Patty Thille: The determination to be thinner and fitter this year will not save you
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Did you make a New Year’s resolution this year? In this case, you participate in both a social and a personal ritual. The collectively considered patterns of resolution show what many of us think are virtuous.

You would be in the majority if you chose to work on a “healthy life” in some way. Eating healthier and being more active are two of the most popular resolutions for the new year. What drives this particular version of virtuous life – healthy life as virtue – and not the many alternatives?

Would you be surprised to hear that the root is Protestantism?

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The early Protestants believed that the road to salvation was through hard work and self-discipline. Max Weber, one of the early sociologists, argued that this “Protestant ethics” became the core of capitalism.

While Western society has become less religious over time, we continue to value hard work and self-control. We occasionally justify letting go, but resolutions bring us back to this original Protestant core value: self-discipline.

We could discipline ourselves to watch less TV, shop less, reduce the use of disposable plastics, or do more voluntarily. Why do eating and exercise get so much attention?

We are told that fat is rotten and eats sinfully

Chalk that up to the common messages that fat bodies are bad and thin bodies are good. Thinness has long been considered virtuous, an idea that also has its roots in Christianity, where fatness has been associated with laziness (the opposite of hard work) and eating with carnal pleasure and sinfulness.

Pro-thinness and anti-fatness are based on two basic assumptions: All bodies can be thin through self-discipline with food and exercise, and body size simply reflects personality and a commitment to social norms.

Neither are true. We are kept being told that if we eat less and exercise more, we can all be thin, but this assumption is unscientific. In one of the most resilient studies to support long-term changes in lifestyle, only 27 percent of participants were 10 percent lighter over an eight-year period. A 10 percent weight reduction is significant, but does not necessarily mean a slim body.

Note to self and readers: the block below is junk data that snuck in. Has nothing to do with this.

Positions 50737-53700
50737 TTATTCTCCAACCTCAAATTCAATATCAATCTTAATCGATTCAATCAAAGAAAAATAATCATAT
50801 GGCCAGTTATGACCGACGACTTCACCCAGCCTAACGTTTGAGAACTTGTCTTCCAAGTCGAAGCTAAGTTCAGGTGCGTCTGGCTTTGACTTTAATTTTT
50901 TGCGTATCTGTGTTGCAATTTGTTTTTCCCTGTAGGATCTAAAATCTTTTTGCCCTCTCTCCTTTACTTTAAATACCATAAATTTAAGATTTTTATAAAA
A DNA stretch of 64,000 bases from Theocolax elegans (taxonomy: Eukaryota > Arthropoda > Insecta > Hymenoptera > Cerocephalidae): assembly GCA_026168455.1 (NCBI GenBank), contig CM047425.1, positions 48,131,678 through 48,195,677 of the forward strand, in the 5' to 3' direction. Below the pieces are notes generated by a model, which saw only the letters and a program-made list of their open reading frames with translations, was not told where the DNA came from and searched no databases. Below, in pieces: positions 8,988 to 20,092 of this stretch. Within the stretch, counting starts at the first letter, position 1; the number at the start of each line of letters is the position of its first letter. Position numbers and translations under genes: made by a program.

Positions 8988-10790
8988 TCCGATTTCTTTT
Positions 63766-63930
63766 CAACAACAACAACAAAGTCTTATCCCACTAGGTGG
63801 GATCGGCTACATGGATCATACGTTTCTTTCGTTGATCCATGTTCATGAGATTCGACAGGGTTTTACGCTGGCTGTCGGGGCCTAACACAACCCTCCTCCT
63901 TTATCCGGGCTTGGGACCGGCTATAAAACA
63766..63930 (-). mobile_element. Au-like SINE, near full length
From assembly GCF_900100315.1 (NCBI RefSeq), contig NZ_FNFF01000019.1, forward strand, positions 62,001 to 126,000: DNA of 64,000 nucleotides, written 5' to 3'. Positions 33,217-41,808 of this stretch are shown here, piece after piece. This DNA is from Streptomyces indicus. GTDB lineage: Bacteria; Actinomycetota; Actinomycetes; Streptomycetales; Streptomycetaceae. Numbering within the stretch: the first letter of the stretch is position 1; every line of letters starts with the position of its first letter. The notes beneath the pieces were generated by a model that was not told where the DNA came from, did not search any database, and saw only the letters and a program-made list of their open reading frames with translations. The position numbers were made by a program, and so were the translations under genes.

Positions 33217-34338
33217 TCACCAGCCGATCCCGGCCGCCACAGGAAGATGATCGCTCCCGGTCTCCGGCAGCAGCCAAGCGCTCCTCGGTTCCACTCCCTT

A current example is the follow-up studies of The Biggest Loser participants. Thirteen out of 14 participants regained body fat. In addition, the dramatic eating and exercise routines featured on the show slowed participants’ metabolism over time!

If you exercise and eat like 30 years ago, you are likely to have a body that is significantly heavier and fatter. So what’s still in the game? The answer to this question is still in progress. Trying to map the various influences on weight gives a much more honest and complex picture that is still incomplete.

Genetics, drug side effects, exposure to pollutants, hormonal changes, stress and poorer sleep patterns are part of the answer.

Stir disgust and shame

Unfortunately, unsanitary and harmful ideas about slenderness and obesity remain through the constant messages of the big institutions. Governments, public health organizations, corporations, and the media regularly reaffirm the message that self-discipline leads to thin bodies, that we are in an obesity crisis, and that it is up to us to remain thin, regardless of the unhealthy pressure on us body is exercised.

Companies sell us unhealthy food and then run campaigns about the importance of moderation. They even campaign for governments to recommend their unhealthy foods to the public.

There are many judgmental and dehumanizing messages about obesity in the media. This applies to both news and entertainment media. Consider the latest offer: Netflixs Insatiable, a show about a girl whose body has to lose a few pounds after her jaw contracts, and then revenge on her rackets. The show is something of a long fat joke.

Governments continue to allow the sale of non-nutritious foods and support public health campaigns that focus on self-discipline. Health promotion campaigns continue to use visual messages that cause disgust, shame and disgust for body fat, although it has been shown that such campaigns are less effective and deepen stigma, which worsens health.

All of these social messages shape our feelings and thoughts about our own body and that of other people.

We feel responsible for the size and shape of our body, despite the many influences on the design of our life and our body. We are encouraged to view our body and health as personal projects and failures unless they match a certain ideal.

New visions of virtuous life

What would it mean to reject such pressure?

For some, this is a rejection of the social norms that create solidarity. People may feel uncomfortable or defensive if others refuse to participate in moral conversations about food, exercise, and body – a conversation that sounds like “I can have this piece of cake because I trained this morning.”

But what if we decided to show social solidarity for the rest of 2019 while strengthening other virtues?

For example, we can choose to be friendlier to each other and to ourselves. We can decide to learn something new in the next three months or to start a new voluntary performance.

Together we can invite other visions of a virtuous life together.

Patty Thille is an assistant professor of physiotherapy at the University of Manitoba. Jen Wrye, an instructor at North Island College, BC, co-authored this article.

This article originally appeared online at theconversation.com, an independent source of science and research news and opinions.

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